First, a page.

cross cultural play signals
September 10, 2007 11:10 AM   Subscribe

Animals at Play: Stuart Brown, a physician and clinical researcher who founded the National Institute for Play, describes Norbert Rosing's striking images of a wild polar bear playing with sled dogs.
posted by nickyskye (25 comments total) 9 users marked this as a favorite
That's awesome. It's like a Coke ad come to life or something.
posted by jeffkramer at 11:19 AM on September 10, 2007

What, were you raised at the North Pole? Don't play with your food.
posted by DU at 11:28 AM on September 10, 2007

The polar bear returned
every night that week to
play with the dogs.

The week after that;
boy, did the dogs get
a surprise.

posted by yhbc at 11:35 AM on September 10, 2007

I kept thinking the polar bear was going to munch on the dog like a cat with a mouse. Very cool.
posted by Mr_Zero at 11:35 AM on September 10, 2007

According to the story the polar bear didn't eat the dogs, when the ice froze he left for seal hunting.
posted by nickyskye at 11:38 AM on September 10, 2007

Very cool.
posted by OmieWise at 11:38 AM on September 10, 2007

As someone who has no children, yet owns a copy of Little Polar Bear and the Husky Pup, I approve.
posted by Wolfdog at 11:39 AM on September 10, 2007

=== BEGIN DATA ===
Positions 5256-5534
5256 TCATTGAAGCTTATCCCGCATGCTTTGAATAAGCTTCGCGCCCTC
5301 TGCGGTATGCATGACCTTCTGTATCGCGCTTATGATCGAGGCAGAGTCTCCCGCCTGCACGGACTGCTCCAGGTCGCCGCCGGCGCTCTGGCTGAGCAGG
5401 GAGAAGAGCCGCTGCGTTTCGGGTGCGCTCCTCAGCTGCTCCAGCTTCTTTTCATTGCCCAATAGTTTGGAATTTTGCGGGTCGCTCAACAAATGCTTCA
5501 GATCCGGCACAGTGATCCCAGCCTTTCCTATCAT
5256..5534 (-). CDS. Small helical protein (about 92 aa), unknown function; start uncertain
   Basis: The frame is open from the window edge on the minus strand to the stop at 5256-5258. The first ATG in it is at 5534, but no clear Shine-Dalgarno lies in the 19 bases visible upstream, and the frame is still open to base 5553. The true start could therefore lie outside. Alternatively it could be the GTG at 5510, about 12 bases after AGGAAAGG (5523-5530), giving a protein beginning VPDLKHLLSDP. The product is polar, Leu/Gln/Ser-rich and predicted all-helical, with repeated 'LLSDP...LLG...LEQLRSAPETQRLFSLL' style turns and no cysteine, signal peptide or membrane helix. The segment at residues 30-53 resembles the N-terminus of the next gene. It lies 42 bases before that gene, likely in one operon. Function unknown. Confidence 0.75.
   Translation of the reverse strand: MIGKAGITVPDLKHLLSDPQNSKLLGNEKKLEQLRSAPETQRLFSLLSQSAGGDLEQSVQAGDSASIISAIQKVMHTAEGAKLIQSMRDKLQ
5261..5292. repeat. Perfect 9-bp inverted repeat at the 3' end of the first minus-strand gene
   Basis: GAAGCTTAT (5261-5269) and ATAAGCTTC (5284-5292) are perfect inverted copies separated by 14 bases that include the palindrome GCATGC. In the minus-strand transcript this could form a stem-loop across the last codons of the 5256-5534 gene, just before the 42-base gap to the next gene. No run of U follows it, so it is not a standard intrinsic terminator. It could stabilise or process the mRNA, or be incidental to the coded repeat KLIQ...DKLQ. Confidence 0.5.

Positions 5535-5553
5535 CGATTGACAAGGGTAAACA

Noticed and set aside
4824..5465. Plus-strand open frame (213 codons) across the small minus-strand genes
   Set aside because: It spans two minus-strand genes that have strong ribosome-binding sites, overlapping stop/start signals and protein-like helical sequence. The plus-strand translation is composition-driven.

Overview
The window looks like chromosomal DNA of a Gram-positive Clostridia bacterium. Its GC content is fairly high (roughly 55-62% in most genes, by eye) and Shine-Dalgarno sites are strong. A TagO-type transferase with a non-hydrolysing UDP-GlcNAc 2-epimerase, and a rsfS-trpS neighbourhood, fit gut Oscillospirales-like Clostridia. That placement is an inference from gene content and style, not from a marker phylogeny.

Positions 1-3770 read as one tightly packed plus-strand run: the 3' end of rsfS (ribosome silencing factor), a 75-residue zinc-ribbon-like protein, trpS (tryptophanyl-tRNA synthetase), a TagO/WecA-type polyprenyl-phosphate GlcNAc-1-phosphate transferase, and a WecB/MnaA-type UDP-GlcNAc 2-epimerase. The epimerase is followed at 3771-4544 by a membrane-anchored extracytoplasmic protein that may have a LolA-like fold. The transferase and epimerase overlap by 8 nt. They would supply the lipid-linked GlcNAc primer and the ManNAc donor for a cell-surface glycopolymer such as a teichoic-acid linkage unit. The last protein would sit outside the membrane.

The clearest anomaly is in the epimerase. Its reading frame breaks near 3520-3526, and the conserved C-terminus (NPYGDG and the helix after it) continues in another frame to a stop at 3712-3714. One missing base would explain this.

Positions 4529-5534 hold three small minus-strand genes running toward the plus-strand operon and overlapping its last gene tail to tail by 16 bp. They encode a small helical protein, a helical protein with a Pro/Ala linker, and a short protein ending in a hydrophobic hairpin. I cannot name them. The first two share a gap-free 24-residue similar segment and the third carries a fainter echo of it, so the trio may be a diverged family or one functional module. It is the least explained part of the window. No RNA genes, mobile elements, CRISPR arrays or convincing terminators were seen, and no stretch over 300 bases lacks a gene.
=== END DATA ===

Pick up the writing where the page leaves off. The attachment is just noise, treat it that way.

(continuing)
In case anyone else is looking for the pictures, they are under the "National Institute for Play" link. The first link appears to have bitten the dust.
posted by tomcooke at 11:59 AM on September 10, 2007

aww, Sad about the first link not working. Here's another version of the video at Vimeo.
posted by nickyskye at 12:03 PM on September 10, 2007

First link is working fine for me. If you're running a plugin that blocks Javascript, be sure to allow
posted by Malor at 12:19 PM on September 10, 2007

First link is back for me now too. Thanks!
posted by tomcooke at 12:26 PM on September 10, 2007

This really ought to come with a "Don't do this at home" disclaimer.
posted by CynicalKnight at 1:35 PM on September 10, 2007

Great post. Thanks, nickyskye.
posted by homunculus at 1:37 PM on September 10, 2007

Just lovely.
posted by CrazyLemonade at 1:51 PM on September 10, 2007

Wonderful post, nickyskye, thanks! I laughed when I read the part about the husky starting off with the crouched bow play posture (I didn't see a good picture of it at the Institute for Play site, so here). The crouched bow almost always works for me with dogs uncomfortable with strangers. Just get on all fours and then crouch back, with your arms out and head down. They get it at a very fundamental level, and it calms their fear down then excites them in a fun, playful way.

I never would have guessed polar bears would recognize and honor it, too. What a hoot.

Makes me think about what our understanding of nature would be like if documentary film crews spent more time looking for things like this than in splashing the killings and ruthlessness that boosts TV ratings. Anyway, I just stumbled onto a short article about play bows and ritualized communication:

As for the play bow, his guess that it meant more than just "Let's play" turned out to be correct. "It says, 'I want to play with you' but also 'I'm sorry I bit you so hard' or 'I'm going to bite you hard, but don't take it seriously.'" It even works between species: Bekoff has seen wild coyotes bow to dogs--and vice versa--before they engage in something like play. "At least they don't fight," says Bekoff. "The play bow changes the whole mood."